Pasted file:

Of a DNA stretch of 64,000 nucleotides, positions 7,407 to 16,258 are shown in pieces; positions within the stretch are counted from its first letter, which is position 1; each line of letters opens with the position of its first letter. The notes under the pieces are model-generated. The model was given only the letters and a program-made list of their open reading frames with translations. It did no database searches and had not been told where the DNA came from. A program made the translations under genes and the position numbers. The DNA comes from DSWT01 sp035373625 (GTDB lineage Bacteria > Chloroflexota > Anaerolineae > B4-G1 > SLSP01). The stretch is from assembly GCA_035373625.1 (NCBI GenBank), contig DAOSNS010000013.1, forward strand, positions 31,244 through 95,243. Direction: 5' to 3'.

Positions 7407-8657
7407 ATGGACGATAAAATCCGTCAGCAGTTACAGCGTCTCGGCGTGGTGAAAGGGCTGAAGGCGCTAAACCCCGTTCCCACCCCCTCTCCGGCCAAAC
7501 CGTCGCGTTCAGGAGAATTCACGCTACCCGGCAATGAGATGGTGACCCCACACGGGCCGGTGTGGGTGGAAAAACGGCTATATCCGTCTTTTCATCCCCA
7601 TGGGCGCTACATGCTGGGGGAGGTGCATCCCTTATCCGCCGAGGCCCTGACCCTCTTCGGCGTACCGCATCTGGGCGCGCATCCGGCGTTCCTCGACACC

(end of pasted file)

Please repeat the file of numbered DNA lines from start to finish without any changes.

Of a DNA stretch of 64,000 nucleotides, positions 7,407 to 16,258 are shown in pieces; positions within the stretch are counted from its first letter, which is position 1; each line of letters opens with the position of its first letter. The notes under the pieces are model-generated. The model was given only the letters and a program-made list of their open reading frames with translations. It did no database searches and had not been told where the DNA came from. A program made the translations under genes and the position numbers. The DNA comes from DSWT01 sp035373625 (GTDB lineage Bacteria > Chloroflexota > Anaerolineae > B4-G1 > SLSP01). The stretch is from assembly GCA_035373625.1 (NCBI GenBank), contig DAOSNS010000013.1, forward strand, positions 31,244 through 95,243. Direction: 5' to 3'.

Positions 7407-8657
7407 ATGGACGATAAAATCCGTCAGCAGTTACAGCGTCTCGGCGTGGTGAAAGGGCTGAAGGCGCTAAACCCCGTTCCCACCCCCTCTCCGGCCAAAC
7501 CGTCGCGTTCAGGAGAATTCACGCTACCCGGCAATGAGATGGTGACCCCACACGGGCCGGTGTGGGTGGAAAAACGGCTATATCCGTCTTTTCATCCCCA
7601 TGGGCGCTACATGCTGGGGGAGGTGCATCCCTTATCCGCCGAGGCCCTGACCCTCTTCGGCGTACCGCATCTGGGCGCGCATCCGGCGTTCCTCGACACC